Go to content, skip over navigation


More Pages

Go to content, skip over visible header bar
Home News Features Arts & Entertainment Sports OpinionAbout Contact Advertise

Note about Unsupported Devices:

You seem to be browsing on a screen size, browser, or device that this website cannot support. Some things might look and act a little weird.

Partial government shutdown affects science research

January 25, 2019

As the government shutdown drags on for more than a month, it has begun to affect scientific research on campus, already forcing some faculty and students to adjust their plans.

“The shutdown has definitely affected my ability to do collaborative projects,” said Patsy Dickinson, Josiah Little professor of natural sciences. “The other potential impact for a lot of faculty is that the National Science Foundation (NSF) is shut down. I have a proposal that was submitted last fall, and I was expecting an answer by early March. But now I suspect that notification will be delayed.”

Dickinson’s research plans were heavily affected over break, as she and two Bowdoin students flew to Arizona only to discover that the research lab where they planned to study lobsters was closed due to the shutdown. She and the students expected to conduct molecular biology and receptor research, but the shutdown forced them to simply conduct some data analysis.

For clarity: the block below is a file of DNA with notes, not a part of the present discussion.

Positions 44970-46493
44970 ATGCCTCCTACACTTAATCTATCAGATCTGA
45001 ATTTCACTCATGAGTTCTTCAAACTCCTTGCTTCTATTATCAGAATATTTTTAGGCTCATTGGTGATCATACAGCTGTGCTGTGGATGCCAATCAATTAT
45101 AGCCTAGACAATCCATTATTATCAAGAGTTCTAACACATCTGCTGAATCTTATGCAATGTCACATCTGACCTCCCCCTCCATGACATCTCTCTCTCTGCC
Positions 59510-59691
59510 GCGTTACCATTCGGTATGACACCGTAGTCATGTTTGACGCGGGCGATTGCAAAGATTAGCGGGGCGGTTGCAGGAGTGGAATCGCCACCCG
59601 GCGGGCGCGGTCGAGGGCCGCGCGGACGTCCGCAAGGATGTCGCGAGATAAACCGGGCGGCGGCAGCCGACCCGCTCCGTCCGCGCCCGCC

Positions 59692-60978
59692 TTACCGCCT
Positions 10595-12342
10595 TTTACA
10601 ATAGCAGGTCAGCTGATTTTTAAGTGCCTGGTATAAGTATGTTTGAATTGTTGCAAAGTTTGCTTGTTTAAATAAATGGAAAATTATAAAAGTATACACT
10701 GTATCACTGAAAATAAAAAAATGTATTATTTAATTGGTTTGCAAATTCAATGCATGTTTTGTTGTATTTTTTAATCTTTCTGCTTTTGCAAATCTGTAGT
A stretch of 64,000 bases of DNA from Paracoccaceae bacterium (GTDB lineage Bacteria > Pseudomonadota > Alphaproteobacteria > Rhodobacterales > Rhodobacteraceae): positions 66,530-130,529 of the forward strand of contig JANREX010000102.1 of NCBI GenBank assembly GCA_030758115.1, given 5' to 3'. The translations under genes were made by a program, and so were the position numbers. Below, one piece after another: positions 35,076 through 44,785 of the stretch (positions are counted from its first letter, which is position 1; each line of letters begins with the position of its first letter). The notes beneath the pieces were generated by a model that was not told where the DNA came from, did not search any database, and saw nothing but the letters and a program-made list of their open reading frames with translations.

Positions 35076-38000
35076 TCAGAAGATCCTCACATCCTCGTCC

“It wasn’t completely wasted time. We got a lot done,” said Dickinson. “But we could have gotten just as much done here and not have to sit on a plane. It was very frustrating.”

Dickinson currently doesn’t expect the shutdown to have a noticeable impact on on-campus research during the summer, but notes that the shutdown has already affected job and internship prospects for current students. The government shutdown has closed the NSF and NASA, meaning that students cannot currently apply to those agencies.


Before submitting a comment, please review our comment policy. Some key points from the policy:

  • No hate speech, profanity, disrespectful or threatening comments.
  • No personal attacks on reporters.
  • Comments must be under 200 words.
  • You are strongly encouraged to use a real name or identifier ("Class of '92").
  • Any comments made with an email address that does not belong to you will get removed.

Leave a Reply

Any comments that do not follow the policy will not be published.

0/200 words